This week’s Torah reading discusses the laws of Sotah. If a man suspects his wife of being disloyal to him, he may give her a warning to refrain from secluding herself with a specific man. During the times of the Bais Hamikdash (the Holy Temple), if she was found to have been secluded with that man after the warning was issued, the husband would bring her to the Bais Hamikdash to undergo a special procedure. The woman (known as the Sotah) was given special water to drink, and if she had sinned and was disloyal to her husband, the water would cause her to die an unnatural death. The verse says (5:28) that if she indeed did not sin, she would be blessed with children.

Why a Blessing?

Rabbi Eliyahu Lopian asks a simple question (in Lev Eliyahu, Shvivei Lev). Even if this Sotah woman did not actually enter an illicit physical relationship, she is still far from being innocent. She nonetheless acted immorally by merely secluding herself, against her husband’s wishes, with a man who the husband suspected of potentially sinning with her. Why then does she deserve a blessing?

Rabbi Lopian answers this with an incredible insight. Despite the fact that she did not act properly overall, the fact that she refrained from engaging in an actual sin is deserving of credit. Chances are that such a woman was indeed tempted to sin with the man she secluded herself with, yet she controlled herself anyway. She may have done the wrong thing by secluding herself with that man, and she may suffer consequences for doing so. Nevertheless, for the deed of controlling herself and refraining from the actual sin, she is rewarded by Heaven with a special blessing.


This is a remarkable concept we must keep in mind throughout our lives. We don’t always succeed in behaving in the most optimal way we know we should. At times it can be because we are worn out, frustrated, upset or any other reason, and we find ourselves failing to keep to the standards we ordinarily strive for. The natural tendency is to resign ourselves to being in that mode, and not even try to put any effort into controlling ourselves at all. We feel that since we anyways are not performing the way we ought to, there is no point in trying at all.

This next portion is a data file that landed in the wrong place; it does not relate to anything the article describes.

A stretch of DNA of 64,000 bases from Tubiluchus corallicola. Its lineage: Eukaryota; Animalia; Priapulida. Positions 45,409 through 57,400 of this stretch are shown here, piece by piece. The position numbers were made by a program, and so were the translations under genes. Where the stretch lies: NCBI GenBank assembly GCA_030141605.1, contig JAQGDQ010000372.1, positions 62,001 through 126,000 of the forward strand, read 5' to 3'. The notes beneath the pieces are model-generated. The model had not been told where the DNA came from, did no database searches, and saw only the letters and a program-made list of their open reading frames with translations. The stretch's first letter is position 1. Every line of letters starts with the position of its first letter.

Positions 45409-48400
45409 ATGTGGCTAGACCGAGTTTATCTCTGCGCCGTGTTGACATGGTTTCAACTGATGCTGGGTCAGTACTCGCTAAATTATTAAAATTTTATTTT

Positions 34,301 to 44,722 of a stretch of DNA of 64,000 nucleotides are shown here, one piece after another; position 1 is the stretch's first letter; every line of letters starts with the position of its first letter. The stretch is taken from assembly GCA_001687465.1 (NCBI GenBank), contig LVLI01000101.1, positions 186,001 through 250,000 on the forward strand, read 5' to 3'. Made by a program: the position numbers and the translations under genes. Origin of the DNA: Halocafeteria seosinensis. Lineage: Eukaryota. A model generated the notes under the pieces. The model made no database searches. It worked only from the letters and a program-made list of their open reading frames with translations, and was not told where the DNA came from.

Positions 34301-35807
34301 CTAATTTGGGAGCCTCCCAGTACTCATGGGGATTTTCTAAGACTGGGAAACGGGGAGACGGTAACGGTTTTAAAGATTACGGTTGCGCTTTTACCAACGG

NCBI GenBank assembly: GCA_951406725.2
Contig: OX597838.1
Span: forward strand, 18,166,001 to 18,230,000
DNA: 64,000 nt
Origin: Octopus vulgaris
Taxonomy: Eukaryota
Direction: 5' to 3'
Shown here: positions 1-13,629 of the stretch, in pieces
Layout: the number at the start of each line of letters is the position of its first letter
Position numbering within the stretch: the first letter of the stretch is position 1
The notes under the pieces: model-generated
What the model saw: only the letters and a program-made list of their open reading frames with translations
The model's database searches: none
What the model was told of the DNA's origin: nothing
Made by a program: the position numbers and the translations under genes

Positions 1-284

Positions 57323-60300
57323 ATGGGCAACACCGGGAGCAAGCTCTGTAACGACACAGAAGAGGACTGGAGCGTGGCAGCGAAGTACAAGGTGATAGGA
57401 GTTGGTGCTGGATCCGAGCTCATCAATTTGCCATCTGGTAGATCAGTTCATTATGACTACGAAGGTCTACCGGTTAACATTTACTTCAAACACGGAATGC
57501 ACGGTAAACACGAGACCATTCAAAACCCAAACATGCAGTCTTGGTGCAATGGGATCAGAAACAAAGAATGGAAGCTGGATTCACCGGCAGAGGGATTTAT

But this is a big mistake. Even if we did some things which are wrong, there is still so much we can gain from whatever bit we do push ourselves to do correctly. The Sotah, who didn’t control herself from meeting another man in a fashion which defies the husband, was already heading on a negative streak. But when she held herself back from going all the way in her sinful manner, she was rewarded with a tremendous blessing. So too, in every situation, even if we already made some mistakes and are not in a good spiritual mode, it is foolish to just give up on ourselves entirely. To whatever degree we do control ourselves and do what is right, we will be rewarded immensely.

Grab What You Can!

The Chofetz Chaim (in his introduction to Sefer Shmiras Halashon) writes that someone once asked a great rabbi, “If one finds himself towards the end of his prayers, having gone through most of the prayers without concentrating on what he was saying, what can he do to arouse himself to concentrate on the rest of his prayers?”

The rabbi gave him a parable as follows: “A girl was standing with a large basket on a street corner, selling vegetables. Then, a thief came, and started snatching vegetables from the basket. The girl just stood there motionless, not knowing what to do. A wise man saw what was going on from a distance and shouted to her, ‘Don’t just stand there idly waiting for him to steal everything! Just as he’s grabbing, you should grab too! At least you’ll have whatever you can save for yourself.’ So too, the Yetzer Hara (Evil Inclination) overpowers you and makes you lose out on having proper concentration on many sections of the prayers. But don’t let that stop you from grabbing some for yourself as well! For whatever part of the prayers you can still concentrate, make sure you grab for yourself and do so for whatever is left.”

Your Small Victories Are Invaluable

This is a lesson we see from the Sotah. If instead of giving in to her Yetzer Hara all the way, she stops herself in her tracks, she has performed an extremely precious deed. We all have situations in which we know we started on a track that may not be ideal. Don’t just give up and let the Yetzer Hara take over. Even if the Yetzer Hara already got you to make some mistakes, make sure you grab whatever you can for yourself. No matter how much you may have erred already, there is no reason to lose out on even more. Remember, whichever victories you manage to still gain in overcoming your Yetzer Hara are invaluable. by Rabbi Yitzchok Aryeh Strimber

Please follow us and share:

Want constant access to online Torah and Jewish resources?

First Name: 
Last Name: 
Leave a Reply